The core point here is: invest your money in assets which will return money to you. Don’t invest your money in expenses. Then, work to grow your assets, and be smart about using a corporate structure to avoid as many taxes as possible. It’s sound advice.

Key points:

1. You must think differently about money, about investing, about assets and liabilities than most people do if you want to get out of the rat race.

2. Your job, no matter how well it pays, is unlikely to ever make you rich. The nature of the deal is such that your cost of living is likely to increase with your wages, you pay so much to the government, and no matter how hard you work, there are only so many hours in a day.

3. By being smart about taking advantage of various tax structures, the power of incorporation, etc. you can help avoid some taxes, and help pay your expenses with pre-tax instead of post-taxed money. This will help.

4. You must above all understand the difference between an asset, which is something that returns you money without any effort from you, and liabilities, which are anything that cost you either time or money in upkeep. (Your home being the principal thing most people mistake for an asset.)

Overall, I agree with most of the lessons in this book. Money is power, though not an end unto itself. In order to get free from the rat race, one needs more than just the income they can derive from employment.

Now, my ability to put some of these lessons into practice is what I really need to spend time on instead of this navel gazing blog.

Plainsong by Kent Haruf

Haruf has gifted us all with an unadorned, moving little novel about the intertwined small-town lives of Holt County, north of Denver. Our cast of characters includes a couple of old ranchers with hearts of gold, a pregnant high school girl, two boys whose mother is suffering from depression, and a principled teacher. These lives get tangled up in various small-town doings. Ultimately, we’ve given a hopeful message about the ways community can pull together to help out with kindness and love.

The novel is well written, the prose neither flashy nor too wooden. In terms of tone, it’s Richard Russo without the flashes of wit and comedy; John Gardner without the stylistic brilliance or hopelessness.

The parallels drawn between humans and animals are likely exactly the way you’d think if you lived in a rural area. (Indeed, I’ve noticed this tendency amongst the few truly rural dwellers I know.) This shows up over and over – the parallel scenes in which the ranchers use a “calf extractor” is contrast with a young woman’s first exposure to a speculum. Later, the brothers even argue about thinking of her as a heifer. But none of this is mean-spirited. It seems to be from a genuine desire to make the a point that goes a little something like this: “While we are all just animals, subject to the same indignities of the flesh as the lowest herd beast, humans pull together through personal bonds which form communities. And that makes all the difference.”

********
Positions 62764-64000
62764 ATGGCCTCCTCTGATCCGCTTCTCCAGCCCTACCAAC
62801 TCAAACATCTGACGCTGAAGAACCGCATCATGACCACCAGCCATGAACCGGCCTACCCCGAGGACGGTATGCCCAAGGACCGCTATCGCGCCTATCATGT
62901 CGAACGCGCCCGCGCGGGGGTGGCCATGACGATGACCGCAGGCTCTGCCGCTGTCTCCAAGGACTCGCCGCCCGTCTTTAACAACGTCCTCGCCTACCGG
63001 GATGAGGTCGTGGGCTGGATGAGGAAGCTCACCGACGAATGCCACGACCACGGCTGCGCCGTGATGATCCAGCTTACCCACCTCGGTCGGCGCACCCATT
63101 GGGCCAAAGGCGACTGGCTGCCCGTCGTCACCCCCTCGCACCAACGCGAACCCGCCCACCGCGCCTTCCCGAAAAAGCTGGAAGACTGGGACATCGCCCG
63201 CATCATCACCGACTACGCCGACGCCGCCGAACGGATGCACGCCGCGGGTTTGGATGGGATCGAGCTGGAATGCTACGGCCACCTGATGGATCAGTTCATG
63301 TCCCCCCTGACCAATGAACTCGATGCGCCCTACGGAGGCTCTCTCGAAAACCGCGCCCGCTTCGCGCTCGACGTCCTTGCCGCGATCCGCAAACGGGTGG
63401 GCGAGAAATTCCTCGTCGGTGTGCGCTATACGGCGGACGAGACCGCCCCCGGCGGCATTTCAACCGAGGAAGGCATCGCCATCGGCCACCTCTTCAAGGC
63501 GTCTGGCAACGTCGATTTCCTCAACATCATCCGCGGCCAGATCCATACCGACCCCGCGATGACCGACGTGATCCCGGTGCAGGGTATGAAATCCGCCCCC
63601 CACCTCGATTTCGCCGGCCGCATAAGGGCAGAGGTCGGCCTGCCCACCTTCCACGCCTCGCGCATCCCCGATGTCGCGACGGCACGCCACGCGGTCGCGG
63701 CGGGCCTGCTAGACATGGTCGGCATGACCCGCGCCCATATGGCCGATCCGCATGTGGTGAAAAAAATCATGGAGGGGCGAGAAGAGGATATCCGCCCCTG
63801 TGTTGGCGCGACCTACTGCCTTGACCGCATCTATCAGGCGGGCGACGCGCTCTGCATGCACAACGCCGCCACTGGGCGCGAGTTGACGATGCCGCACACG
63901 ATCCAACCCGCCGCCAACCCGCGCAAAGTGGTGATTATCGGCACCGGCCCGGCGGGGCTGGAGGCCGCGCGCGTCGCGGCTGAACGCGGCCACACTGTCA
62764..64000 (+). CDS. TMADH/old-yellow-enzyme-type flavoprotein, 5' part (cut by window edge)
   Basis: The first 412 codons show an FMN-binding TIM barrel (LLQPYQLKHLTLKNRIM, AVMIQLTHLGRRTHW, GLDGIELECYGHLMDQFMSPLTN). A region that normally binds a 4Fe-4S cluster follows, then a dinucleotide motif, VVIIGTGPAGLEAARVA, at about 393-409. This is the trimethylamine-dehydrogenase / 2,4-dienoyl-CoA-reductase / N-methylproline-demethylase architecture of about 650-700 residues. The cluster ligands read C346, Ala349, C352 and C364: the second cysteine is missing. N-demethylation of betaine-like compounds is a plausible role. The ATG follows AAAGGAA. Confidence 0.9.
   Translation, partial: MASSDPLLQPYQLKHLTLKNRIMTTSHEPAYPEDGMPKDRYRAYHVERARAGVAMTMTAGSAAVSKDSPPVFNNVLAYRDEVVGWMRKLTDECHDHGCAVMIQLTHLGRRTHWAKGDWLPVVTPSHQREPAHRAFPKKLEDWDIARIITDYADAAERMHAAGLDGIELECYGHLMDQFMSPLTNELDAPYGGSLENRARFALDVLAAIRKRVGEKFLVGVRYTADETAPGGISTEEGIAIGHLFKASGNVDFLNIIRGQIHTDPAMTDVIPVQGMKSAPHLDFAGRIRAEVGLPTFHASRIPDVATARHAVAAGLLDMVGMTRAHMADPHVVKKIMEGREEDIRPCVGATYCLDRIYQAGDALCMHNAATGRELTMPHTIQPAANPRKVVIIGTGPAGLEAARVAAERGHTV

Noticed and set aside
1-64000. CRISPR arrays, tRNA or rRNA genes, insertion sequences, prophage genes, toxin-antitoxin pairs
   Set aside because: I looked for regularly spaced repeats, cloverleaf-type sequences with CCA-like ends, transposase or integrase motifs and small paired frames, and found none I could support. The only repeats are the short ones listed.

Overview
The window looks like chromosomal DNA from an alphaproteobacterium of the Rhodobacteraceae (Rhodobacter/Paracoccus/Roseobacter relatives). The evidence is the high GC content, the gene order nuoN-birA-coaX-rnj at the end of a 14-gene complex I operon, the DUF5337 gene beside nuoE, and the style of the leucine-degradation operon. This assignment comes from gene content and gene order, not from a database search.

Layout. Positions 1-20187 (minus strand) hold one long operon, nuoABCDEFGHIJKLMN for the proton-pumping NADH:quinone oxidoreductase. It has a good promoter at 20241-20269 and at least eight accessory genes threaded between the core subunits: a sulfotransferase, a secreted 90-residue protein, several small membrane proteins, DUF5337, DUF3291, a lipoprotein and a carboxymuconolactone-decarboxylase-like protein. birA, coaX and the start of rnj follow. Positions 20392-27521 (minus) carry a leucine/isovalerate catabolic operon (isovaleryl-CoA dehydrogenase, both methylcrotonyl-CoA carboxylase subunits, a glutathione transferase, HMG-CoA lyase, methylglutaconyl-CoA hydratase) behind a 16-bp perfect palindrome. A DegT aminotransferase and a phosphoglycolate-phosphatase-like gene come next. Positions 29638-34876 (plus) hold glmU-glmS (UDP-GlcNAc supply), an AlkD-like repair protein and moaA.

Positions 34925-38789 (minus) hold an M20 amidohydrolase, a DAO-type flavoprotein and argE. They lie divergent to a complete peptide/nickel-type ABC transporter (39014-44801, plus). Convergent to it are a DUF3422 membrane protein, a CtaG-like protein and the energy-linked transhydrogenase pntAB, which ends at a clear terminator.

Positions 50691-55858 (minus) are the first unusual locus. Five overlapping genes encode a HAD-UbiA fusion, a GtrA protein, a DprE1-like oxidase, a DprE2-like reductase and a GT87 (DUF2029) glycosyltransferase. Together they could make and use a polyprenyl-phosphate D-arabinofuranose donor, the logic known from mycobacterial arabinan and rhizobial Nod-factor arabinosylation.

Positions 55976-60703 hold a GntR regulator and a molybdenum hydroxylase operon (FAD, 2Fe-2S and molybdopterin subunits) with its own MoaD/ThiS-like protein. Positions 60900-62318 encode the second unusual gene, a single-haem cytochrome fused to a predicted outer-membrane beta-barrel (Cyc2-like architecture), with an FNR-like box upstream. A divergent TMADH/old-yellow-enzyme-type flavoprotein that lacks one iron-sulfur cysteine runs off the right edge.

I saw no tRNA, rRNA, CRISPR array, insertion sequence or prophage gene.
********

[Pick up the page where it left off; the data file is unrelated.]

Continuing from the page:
There isn’t a lot more to say here. The plotting is prosaic. The characters sketches. The language very Iowa school. The net is vaguely heartwarming; like a Hallmark Special. Nice, sweet, just lurid enough in a few details to feel authentic, while not quite as legit as a Terry Allen tune.

I enjoyed the novel. It’s quite fast (I read it in two days, late summer, Texas), and fits firmly into the “stories of the American heartland” genre.

How to Win Friends and Influence People by Dale Carnagie

This classic of mid-century boosterism is charming, useful and accurate, if terrifically dated at this point. This book is a collection of chapters dealing with ways to make oneself a more likeable, more sociable, better person. It is not cynical, nor are its lessons overly manipulative. The book reminds you that everyone wants to be liked, and thinks of themselves as a good person. It advises that you determine what motivates and interests others. It advises you to avoid criticism except in delicate ways. It is filled with practical advice on how to raise your charisma, be a nicer person, and get what you want by ensuring that others want it too.

Useful, concise, and now, having aged like a fine cheese, historically interesting.

Friday, December 26, 2008

Merry Christmas to all!

Having just had a few days to catch up on R&R, I'm just about to post a ten-pack update in an effort to get this page caught up on the year's reading!

Stay tuned for details on a few Rushdie novels, some sci-fi, bad horror, economics, the memoirs of a few presidents, and my first review of a graphic novel!

Happy Holidays!